An article on Degas published by the Metropolitan Museum of Art describes the quality of his work politely, saying "the artist's armatures were often inadequate." (Timeline of Art History, Edgar Degas (1834–1917): Bronze Sculpture http://www.metmuseum.org/TOAH/hd/dgsb/hd_dgsb.htm 2008). My understanding is that this was an understatement, that restoration artists working on the original wax sculptures found them to be very fragile, falling apart. This may be due to their intermediary role in casting a bronze, but I believe it is another piece of the puzzle demonstrating Degas was not a professional sculptor. It is believed Degas had help from friends who were sculptors from time to time while creating the Little Dancer.

There is a website, the Daily WTF?, devoted to sharing the coding mistakes (among other things like funny or confusing error messages) of naive, inexperienced or confused programmers. It occurred to me that if a Daily WTF? existed for sculptors when the Little Dancer was presented to the world, Degas would have made the front page. It certainly would not have met with approval from professional sculptors in his day. The site could be viewed as akin to group of master craftspeople getting together to laugh at the mistakes of apprentices and lesser craftspeople.

What is the lesson in all of this? What I came to understand was there is a difference between craft and art. Sculptors have "doing things correctly" as the measure of themselves and their profession. Sculpture should be done the "correct" way otherwise it should be regarded with contempt. Degas showed that one does not need to meet this standard to create a significant work of art that demonstrates the possibility inherent in a new artistic vocabulary, in this case, the introduction of realism into sculpture.

Degas was frustrated that sculptors were not exploring realism in sculpture. When he saw that they were not going to do something about it, he decided that he had to step in, despite not being a sculptor. The sculptors were capable of creating refined, polished, correct works according to their traditions, but they were not up to creating a revolution in art. In fact, their devotion to craft made it more difficult to (and less likely) to create an artistic breakthrough.

It happens that many good creative people restrain themselves out of fear. I know there are people who had ideas for innovative software applications, which were created in private but never released, because the code might end on the Daily WTF? Or whatever equivalent they imagined existed within the programming community at the time. They could have released their code to the wild and might have been influential and garnered attention for their work, but they failed to do so out of fear. This is not unique to software, but afflicts all creative activities.

It is the fear that you're not good enough to write a novel unless you're as good as the best novelist. It is the fear you're not good enough to make a film, because you're not as good as the best filmmaker. It is the fear you're not good enough to paint a significant painting, make a significant photograph, write a good story, because you're not equal to the best practitioners in the field. But that's not what art is about. Art is about the idea and you only need to be good enough to get a revolutionary idea across to succeed, not live up to the expectations of a craft community.

I am reminded of Edward Young's Conjectures on Original Composition appearing in a 1759 letter, he asks “why are originals so few?” His answer is that “illustrious examples engross, prejudice, and intimidate” creative people into silence. He goes on to say that we must not imitate the works of a great author, but should imitate the method or understanding by which their great works were arrived at. He asks authors to not become overawed by authority, to “let not great examples of authorities browbeat” you into dismissing your own ideas, your own creativity. He says we should “reverence” ourselves so as to prefer the “the native growth” of our own mind and “the man who thus reverences himself will soon find the world's reverence to follow his own.” Only by not being “strangers to our own abilities” and not “thinking meanly of them” can we learn to “cherish every spark of intellectual light.” Degas was an accomplished painter but not an accomplished sculptor, so how did he manage to revolutionize the vocabulary or sculpture? By not deferring to authority or exhibiting “diffidence” to his own ideas about what sculpture should be.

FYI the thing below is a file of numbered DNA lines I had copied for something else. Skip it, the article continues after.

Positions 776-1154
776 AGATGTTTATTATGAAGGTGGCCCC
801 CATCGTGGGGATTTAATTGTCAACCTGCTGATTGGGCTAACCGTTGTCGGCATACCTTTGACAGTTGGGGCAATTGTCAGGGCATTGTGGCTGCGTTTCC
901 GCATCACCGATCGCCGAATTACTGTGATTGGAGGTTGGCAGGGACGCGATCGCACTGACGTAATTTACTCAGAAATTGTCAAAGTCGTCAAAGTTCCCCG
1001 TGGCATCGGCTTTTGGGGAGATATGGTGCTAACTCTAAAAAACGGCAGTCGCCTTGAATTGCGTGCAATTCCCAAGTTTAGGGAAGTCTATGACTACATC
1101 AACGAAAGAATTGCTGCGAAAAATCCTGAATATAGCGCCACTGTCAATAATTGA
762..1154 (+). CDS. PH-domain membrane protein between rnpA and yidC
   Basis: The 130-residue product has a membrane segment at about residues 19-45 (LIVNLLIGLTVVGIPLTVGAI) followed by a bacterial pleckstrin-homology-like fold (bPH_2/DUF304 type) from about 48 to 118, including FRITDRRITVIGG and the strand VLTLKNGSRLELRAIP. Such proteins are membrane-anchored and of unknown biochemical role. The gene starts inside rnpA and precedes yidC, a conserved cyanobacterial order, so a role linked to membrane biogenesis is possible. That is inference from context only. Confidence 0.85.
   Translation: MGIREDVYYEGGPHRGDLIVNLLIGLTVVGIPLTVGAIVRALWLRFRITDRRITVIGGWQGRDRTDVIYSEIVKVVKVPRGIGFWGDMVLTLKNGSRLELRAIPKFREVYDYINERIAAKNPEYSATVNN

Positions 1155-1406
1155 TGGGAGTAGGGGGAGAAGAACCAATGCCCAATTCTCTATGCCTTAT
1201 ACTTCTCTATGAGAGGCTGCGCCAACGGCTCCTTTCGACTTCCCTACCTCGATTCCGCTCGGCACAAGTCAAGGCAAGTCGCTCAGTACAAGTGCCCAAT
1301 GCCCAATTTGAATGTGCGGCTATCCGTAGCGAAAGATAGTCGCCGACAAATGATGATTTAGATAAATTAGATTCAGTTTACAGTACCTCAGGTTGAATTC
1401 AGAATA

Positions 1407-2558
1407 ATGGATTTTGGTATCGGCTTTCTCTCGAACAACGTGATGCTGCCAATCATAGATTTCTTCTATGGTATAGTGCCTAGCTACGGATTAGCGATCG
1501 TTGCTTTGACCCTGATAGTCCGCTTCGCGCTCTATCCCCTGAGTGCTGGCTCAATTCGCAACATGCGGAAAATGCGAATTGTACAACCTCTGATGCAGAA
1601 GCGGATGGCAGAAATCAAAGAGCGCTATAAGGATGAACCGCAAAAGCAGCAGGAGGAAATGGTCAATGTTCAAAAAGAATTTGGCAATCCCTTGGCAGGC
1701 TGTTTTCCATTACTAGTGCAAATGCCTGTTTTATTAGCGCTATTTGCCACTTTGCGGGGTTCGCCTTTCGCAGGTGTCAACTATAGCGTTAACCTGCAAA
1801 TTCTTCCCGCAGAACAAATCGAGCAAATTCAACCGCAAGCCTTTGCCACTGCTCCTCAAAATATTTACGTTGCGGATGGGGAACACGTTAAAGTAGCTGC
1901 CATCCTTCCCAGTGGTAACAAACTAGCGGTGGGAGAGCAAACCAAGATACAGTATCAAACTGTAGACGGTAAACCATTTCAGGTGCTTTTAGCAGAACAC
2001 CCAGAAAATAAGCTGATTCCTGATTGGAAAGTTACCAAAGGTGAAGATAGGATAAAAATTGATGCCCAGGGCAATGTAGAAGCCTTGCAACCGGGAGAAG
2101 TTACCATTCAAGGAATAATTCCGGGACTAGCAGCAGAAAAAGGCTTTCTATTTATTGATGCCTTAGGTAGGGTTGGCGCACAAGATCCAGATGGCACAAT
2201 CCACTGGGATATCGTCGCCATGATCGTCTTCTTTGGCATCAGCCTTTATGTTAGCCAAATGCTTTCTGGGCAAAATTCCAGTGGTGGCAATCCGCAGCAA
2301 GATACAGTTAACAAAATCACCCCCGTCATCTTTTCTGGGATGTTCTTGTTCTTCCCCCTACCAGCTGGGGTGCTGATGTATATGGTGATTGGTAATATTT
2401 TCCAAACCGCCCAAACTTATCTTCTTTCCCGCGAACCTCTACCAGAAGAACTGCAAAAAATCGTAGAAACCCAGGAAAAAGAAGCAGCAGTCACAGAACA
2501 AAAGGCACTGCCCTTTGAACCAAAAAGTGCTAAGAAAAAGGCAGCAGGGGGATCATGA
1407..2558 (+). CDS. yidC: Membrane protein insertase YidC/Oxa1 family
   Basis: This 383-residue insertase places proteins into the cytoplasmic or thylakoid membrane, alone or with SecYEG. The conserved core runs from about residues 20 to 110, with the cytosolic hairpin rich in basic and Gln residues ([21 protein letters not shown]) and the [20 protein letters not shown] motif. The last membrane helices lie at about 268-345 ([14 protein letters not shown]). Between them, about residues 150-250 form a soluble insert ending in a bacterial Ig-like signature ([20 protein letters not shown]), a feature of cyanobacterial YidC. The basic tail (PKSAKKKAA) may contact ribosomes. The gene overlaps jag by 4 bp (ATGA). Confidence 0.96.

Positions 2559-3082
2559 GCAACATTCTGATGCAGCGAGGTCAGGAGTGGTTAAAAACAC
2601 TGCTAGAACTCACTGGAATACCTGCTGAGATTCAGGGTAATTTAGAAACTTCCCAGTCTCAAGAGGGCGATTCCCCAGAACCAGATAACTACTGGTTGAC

We teach people the wrong thing, we teach them to be perfectionists, to do things the correct way or not at all, but we don't teach them about Degas, we don't teach them that the creative act is more important than perfecting the craft, but then most people are engaged in some kind of craft or another, because that is where they derive their income and the world is mostly concerned with ensuring people earn a living. I know some people will argue that it is possible to perfect one's craft and to be a great artist. I am not arguing against that possibility, but it is rare, and doesn't apply to Degas.

Degas perfected his craft as a painter, but his ability to paint did not help or hinder his task of demonstrating the possibility for realism in sculpture, which required that he move into an area that was not his practiced expertise. He didn't have to perfect his craft as a sculptor to create a sculpture that was a declaration of a novel idea. Just as a sum can be greater than its parts, a lesser work can be greater than the best works of the day. It is greater because of its intellectual light, it's daring and reach, not the quality of its manufacture.